The Russian Aircraft Corporation (RAC) MiG has begun work on a new jet trainer, the MiG-UTS. The program is being launched with some urgency, reusing components from a previous MiG trainer design from the 1990s, amid growing problems in Russia’s military pilot training pipeline.
It was announced today on the website of the Rostec state defense conglomerate that RAC MiG has begun the development of the MiG-UTS, with the aircraft described as the centerpiece of a “new pilot training complex.” However, no more details were provided of the other components of this system.
The announcement states that the MiG-UTS is intended to replace the Czechoslovakian-designed L-39 Albatros, which originally entered service with the Soviet military back in the 1970s and is now increasingly showing its age. Ironically, Aero of the Czech Republic continues to develop the basic Albartros design and now offers a thoroughly updated version, the L-39NG, which is very much in the same class as the projected MiG-UTS.
Referring to the L-39, Sergei Korotkov, the general designer and deputy general director of United Aircraft Corporation (UAC), of which RAC MiG is a part, said: “We have great doubts about supporting the operation of the aircraft on which the main training of pilots is carried out today. Therefore, a new training tool is required that will allow us to effectively train flight and technical personnel.”
Affordability also appears to be at the center of the MiG-UTS project, with the decision to develop a single-engine aircraft intended “to make it more affordable and inexpensive to operate.”
“We are creating the cheapest, easiest to operate — both for the pilot and to maintain — single-engine aircraft that fully meets the requirements for the basic training stage,” said Andrei Nedosekin, the director and chief designer at RAC MiG.
As well as low cost, the program also stresses a rapid development period. To help achieve this, RAC MiG will “make maximum use” of the previous MiG-AT trainer, two prototypes of which were built in the mid-1990s. Like the MiG-AT, the MiG-UTS has a straight wing, a tandem two-seat cockpit, and a conventional cruciform tail.
In particular, the MiG-UTS will feature a cockpit derived from that of the MiG-AT cockpit, although it’s unclear if this refers to the avionics, as well, which will be notably dated by now.
An artist’s concept for the new design bears striking similarities to the MiG-AT, although it’s worth noting that the earlier trainer utilized twin-engine propulsion.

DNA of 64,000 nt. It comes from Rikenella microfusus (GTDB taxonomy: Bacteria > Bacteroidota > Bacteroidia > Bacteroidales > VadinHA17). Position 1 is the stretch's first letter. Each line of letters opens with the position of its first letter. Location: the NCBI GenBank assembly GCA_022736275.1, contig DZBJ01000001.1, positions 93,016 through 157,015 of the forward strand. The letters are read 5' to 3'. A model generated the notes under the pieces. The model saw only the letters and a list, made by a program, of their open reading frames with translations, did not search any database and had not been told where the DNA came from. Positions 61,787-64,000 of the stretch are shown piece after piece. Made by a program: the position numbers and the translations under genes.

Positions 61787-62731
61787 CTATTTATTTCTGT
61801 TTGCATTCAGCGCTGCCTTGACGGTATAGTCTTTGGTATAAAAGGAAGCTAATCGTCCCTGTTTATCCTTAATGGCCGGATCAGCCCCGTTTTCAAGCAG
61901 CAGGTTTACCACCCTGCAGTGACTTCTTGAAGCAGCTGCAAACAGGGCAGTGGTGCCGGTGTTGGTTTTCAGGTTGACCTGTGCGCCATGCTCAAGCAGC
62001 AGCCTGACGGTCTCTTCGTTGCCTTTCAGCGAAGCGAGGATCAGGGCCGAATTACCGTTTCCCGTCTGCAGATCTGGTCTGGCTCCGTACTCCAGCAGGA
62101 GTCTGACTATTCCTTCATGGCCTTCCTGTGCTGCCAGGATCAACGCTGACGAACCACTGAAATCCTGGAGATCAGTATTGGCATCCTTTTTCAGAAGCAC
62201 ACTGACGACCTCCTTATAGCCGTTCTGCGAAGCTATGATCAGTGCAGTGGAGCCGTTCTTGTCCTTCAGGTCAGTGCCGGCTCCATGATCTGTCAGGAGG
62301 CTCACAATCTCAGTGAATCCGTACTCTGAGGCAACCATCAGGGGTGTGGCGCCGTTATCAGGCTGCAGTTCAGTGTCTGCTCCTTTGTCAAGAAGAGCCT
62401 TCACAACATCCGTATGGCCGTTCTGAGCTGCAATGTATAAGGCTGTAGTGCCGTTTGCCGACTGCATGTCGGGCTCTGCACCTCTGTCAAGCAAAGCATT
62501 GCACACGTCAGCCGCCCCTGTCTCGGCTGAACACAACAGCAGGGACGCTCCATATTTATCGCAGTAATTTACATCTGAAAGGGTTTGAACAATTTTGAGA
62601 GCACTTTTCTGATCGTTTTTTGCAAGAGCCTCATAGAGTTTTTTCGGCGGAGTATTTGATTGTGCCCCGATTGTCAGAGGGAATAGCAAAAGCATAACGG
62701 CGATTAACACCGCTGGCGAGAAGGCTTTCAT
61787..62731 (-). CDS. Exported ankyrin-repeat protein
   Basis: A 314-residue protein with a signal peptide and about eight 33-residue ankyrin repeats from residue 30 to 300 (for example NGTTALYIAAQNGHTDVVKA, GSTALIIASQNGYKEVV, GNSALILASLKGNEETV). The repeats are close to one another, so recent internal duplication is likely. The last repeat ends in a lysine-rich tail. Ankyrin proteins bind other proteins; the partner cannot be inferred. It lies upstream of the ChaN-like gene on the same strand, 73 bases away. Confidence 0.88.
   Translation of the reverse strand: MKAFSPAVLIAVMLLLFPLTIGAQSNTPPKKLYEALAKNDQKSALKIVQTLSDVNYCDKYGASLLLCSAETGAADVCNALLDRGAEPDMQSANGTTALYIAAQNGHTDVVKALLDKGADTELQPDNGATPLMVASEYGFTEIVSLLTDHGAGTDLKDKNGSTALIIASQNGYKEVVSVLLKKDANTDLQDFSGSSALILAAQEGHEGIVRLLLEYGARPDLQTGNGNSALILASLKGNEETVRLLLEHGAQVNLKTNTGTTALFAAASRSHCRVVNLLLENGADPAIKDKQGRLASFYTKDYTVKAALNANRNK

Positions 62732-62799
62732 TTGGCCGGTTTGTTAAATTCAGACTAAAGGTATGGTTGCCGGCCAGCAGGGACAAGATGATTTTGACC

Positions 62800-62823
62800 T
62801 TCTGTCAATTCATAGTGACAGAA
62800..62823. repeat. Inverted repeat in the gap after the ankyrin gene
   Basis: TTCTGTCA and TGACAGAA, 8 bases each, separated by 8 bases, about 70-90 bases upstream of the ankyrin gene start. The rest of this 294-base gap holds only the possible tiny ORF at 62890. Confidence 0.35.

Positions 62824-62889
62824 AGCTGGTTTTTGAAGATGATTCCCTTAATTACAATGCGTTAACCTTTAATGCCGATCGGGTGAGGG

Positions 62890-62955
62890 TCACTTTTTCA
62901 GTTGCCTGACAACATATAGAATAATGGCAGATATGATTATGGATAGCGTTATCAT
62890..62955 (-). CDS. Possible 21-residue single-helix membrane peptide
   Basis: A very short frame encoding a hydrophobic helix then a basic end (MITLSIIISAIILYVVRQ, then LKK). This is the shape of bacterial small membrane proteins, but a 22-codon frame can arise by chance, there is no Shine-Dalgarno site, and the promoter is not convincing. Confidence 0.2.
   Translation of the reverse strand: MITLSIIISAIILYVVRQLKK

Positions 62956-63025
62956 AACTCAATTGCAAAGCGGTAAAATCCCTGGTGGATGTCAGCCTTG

The engine selected for the MiG-UTS is the AI-222-25. Although designed in Ukraine, this engine is also manufactured in Russia, by the Salyut company, part of the United Engine Corporation.
The original MiG-AT was also intended to replace the L-39 but was rejected in 2002 in favor of the Yak-130 Mitten, which is powered by two AI-222-25 engines, and offers a higher degree of performance.
The emergence of the MiG-UTS at this stage suggests that Russia wants to replace the aging L-39 with a cheaper and less complex trainer than the Yak-130. In this way, the MiG-UTS could fulfill the basic training syllabus, with combat pilots then moving on to the Yak-130 for advanced and combat training. Currently, the L-39 and Yak-130 appear to be used more or less interchangeably, depending on the unit and base in question.
Plans to introduce the piston-engined Yak-152 for primary training and flight screening have so far come to nothing, making the acquisition of a new trainer even more urgent.
Russia has, in the past, sought to extend the service life of its remaining L-39s, although this has now become much harder due to sanctions imposed after the Kremlin’s full-scale invasion of Ukraine.
Last year, the Russian-military-related Fighterbomber channel on Telegram reported on an apparent problem related to the L-39’s ejection seats. In particular, the explosive cartridges for the seats were becoming time-expired, grounding at least some of the jets, with Russian industry unable to provide replacements.
“The Czechs, of course, do not sell [the cartridges] to us,” Fighterbomber wrote. “Our Yak-130 aircraft are too few to train all available cadets on them and we will not have time to build new ones.”